I’m writing this from a sun-drenched island in South Georgia. At the moment, I’m inside, hiding from the midday sun, yet I’m still gooey with sunscreen. Sunscreen that I recently discovered might cause cancer — not prevent it.
I’ve just learned that I’ve been slathering carcinogen-laden goop all over my kids on a regular basis since they were tiny babies.
Enviro-spouse’s work in computer modeling leads him to expound regularly: “The solution to the problem can lead to another problem.”
This seems to be the case with sunscreen.
We all need some daily sun exposure, because it’s difficult to get enough Vitamin D otherwise (this vitamin is vitally important to overall health and even prevents certain cancers). Yet, overexposure to the sun’s cell-damaging rays has been linked to skin cancers, including malignant melanoma — the most common form of cancer for adults aged 25-29 years old and the second-most-common cancer in adolescents and adults 15-29 years old. The disease could’ve killed me several years ago if I hadn’t noticed a bad mole early.
So, in order to protect ourselves from this disease, and from the less deadly but often painful and disfiguring other skin cancers, we load on the sunscreen, because that’s what many doctors and The American Cancer Society recommend.
I’ve been a believer — just as my kids never ride in a car without a seat belt, they never venture into the sun without first being basted like turkeys with ultraviolet ray deflectors. But I might be causing a problem with this solution. Because many of these sunscreens may contain carcinogens and toxins. Plus, in a 2007 report, the U.S. Food and Drug Administration admitted: “The FDA is not aware of data demonstrating that sunscreen use alone helps prevent skin cancer.” Argh.
Seven years ago I noticed a mole on my thigh that looked weird. I showed it to a dermatologist. That doctor said it was “nothing.” A few months later, I noticed more weirdness (the damn thing was growing). I decided to visit a new dermatologist. He removed the mole, then called to tell me it was malignant melanoma and I needed a hunk of leg tissue removed to verify it hadn’t spread. It hadn’t. Though if I’d listened to doctor number one instead of trusting my instincts, I probably wouldn’t be writing this. I’d be six feet under.
As someone who’s dealt directly with skin cancer, I’ve been particularly cautious about covering my kids with sunscreen, particularly as they’re both white as fish bellies and may have a genetic predisposition for the disease I caught early on and survived.
Thus you can imagine my anger at discovering the stuff I’m using to “protect” them could be harming them.
Here’s the skinny, as far as I can tell, on sunscreens, according to nonprofit research organization Environmental Working Group. Don’t avoid sunscreens, but do read the labels, and try avoid certain chemicals, such as oxybenzone. One study revealed that 97 percent of Americans tested contained oxybenzone, a chemical known to contribute to cancer and hormone disruption.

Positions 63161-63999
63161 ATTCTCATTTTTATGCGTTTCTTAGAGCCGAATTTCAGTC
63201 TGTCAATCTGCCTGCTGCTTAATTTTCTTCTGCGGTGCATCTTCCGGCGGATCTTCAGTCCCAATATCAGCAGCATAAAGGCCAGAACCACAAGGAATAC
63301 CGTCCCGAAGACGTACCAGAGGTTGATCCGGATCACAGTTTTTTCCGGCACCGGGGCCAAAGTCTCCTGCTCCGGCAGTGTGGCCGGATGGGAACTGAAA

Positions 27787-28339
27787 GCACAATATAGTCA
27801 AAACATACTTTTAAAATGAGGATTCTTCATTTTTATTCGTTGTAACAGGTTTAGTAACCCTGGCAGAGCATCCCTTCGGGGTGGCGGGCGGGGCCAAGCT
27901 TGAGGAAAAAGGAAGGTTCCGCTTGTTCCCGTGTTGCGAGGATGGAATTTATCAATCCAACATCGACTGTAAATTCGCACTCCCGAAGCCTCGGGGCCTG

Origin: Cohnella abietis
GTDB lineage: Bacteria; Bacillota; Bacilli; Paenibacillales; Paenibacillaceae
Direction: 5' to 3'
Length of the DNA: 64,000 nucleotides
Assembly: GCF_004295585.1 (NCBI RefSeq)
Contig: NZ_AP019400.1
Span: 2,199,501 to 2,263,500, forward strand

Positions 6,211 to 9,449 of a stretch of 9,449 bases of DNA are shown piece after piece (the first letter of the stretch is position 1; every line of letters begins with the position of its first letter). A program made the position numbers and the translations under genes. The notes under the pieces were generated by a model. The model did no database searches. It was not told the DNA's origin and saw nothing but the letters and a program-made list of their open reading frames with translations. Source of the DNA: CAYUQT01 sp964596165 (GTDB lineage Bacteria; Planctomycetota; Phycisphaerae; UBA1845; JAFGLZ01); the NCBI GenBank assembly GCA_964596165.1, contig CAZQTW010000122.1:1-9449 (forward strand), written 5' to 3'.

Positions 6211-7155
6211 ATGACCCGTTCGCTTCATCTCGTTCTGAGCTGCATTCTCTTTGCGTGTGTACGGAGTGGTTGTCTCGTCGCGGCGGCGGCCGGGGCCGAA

When I checked my beach bag, most of the sunscreens therein contained oxybenzone. And guess what? They’re all sunscreens made in the U.S. EWG recommends using sunscreens produced in Europe and Australia. Because, as is often the case, our brethren across the seas are more proactive about avoiding carcinogenic substances in their foods and products. They’re also less influenced by the chemical company lobbys. Ahem.
Another couple of notes from EWG: Also avoid products containing Vitamin A (retinyl palmitate), which, when applied to the skin, can increase the development of tumors and lesions. Don’t use those seemingly convenient spray-on sunscreens either. You and your kids are not only putting that stuff on your skin, but inhaling it as well.
Instead look for these ingredients: zinc, titanium, avobenzone or Mexoryl SX. These substances protect you from UV radiation and are less likely to penetrate into skin.
The safest way to balance sun exposure may be to spend only short amounts of time out in it, and cover up or seek shade if you need to be outside for long. Avoid the burning ball of fire, if possible, between the peak burn times of 10 a.m. and 4 p.m.
My kids wear sun suits and swim shirts — always have — which minimize sunscreen use and generally protect them better. You don’t need anything fancy — don’t invest your kids’ college funds in SPF-rated clothing. A hat and a shirt could be the best protection. My Southern grandma was right about this one — she lived at the beach, and she used to send my fair, freckled sisters out to play wearing bonnets, shirts that reached to their knees, with any uncovered skin layered with zinc oxide. Interestingly, I was the tanner in the family.
Again, the sunscreen bottom line: try avoid oxybenzone, Vitamin A and spray-ons. Geek out with the sun shirts and hats. Take your siesta in the shade.
Environmental Working Group offers an annual safe sunscreen guide that rates more that 1,400 sunscreens, lip balms and moisturizers, on their Web site. Check it.